So God Made a Mother Collection ➔

“Honestly, I hate this, too.” Those were the words I typed in my email to my homeroom advisee today. It has taken three weeks but she has finally opened up. No more “all is well” no more “I am all good” but now she is starting to break. Aren’t we all?

At first, it was easy to be socially distanced.

The quarantine hashtags and memes were created, the schedules were made, and the change was new. Deep cleaning happened, floorboards had never looked so clean. Yet as week four emerges for us in quarantine and the new dust has settled on our bookshelves the “new” that COVID-19 brought has worn off and honestly, I hate this.

I hate feeling like I am torn in all directions at once.

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Being home, our home should be clean and meals should be made (an expectation I set solely on myself).

Being a mom, my children should be having the best years of their childhood full of an adventure each day orchestrated by Mary Poppins mixed with a Ms. Frizzle type of flair.

Being a teacher, my students should have a new and individualized electronic learning plan that is challenging yet flexible, understanding yet layered for growth. As their parents are not teachers I should provide extra supports and resources to guide them in helping their students.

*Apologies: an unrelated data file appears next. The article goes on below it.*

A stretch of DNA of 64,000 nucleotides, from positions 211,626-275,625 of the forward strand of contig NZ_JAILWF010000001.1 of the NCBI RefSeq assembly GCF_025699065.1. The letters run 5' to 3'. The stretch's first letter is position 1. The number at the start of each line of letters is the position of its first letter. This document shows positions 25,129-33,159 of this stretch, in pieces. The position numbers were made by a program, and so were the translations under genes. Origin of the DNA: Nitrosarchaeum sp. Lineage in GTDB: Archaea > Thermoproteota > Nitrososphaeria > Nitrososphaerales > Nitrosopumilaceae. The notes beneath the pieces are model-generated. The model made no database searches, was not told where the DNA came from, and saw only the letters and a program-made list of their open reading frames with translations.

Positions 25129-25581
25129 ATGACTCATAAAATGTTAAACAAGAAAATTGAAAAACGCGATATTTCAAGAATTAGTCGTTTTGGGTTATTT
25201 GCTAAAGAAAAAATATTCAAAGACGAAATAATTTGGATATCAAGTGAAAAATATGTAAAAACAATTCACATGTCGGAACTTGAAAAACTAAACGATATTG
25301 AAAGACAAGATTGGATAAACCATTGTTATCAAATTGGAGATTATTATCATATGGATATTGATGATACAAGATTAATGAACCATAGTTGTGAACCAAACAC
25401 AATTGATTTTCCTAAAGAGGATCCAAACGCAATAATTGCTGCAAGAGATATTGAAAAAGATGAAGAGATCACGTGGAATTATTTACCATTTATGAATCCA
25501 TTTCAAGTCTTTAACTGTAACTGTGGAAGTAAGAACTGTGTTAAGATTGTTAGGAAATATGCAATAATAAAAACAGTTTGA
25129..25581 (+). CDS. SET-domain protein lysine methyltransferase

But honestly, I suck at all of those individually, let alone when I put all three on top of each other.

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Honestly, I hate this.

A sense of purpose is gone. A sense of reality is gone. I wouldn’t even know it was Sunday except for it means my husband’s day off. A sense of routine is gone.

And that is hard.

Don’t get me wrong, sickness is harder. Struggling is harder. The potential of harming others is harder. So safe we stay, at home, at rest, just trying to do our best.

But maybe we need to stop, recognize it’s OK to be imperfect, and admit, “Honestly I hate this too.”

 Originally published on the author’s blog

Jamie Propson

Jamie Propson is a midwest mother, teacher, and farmer.

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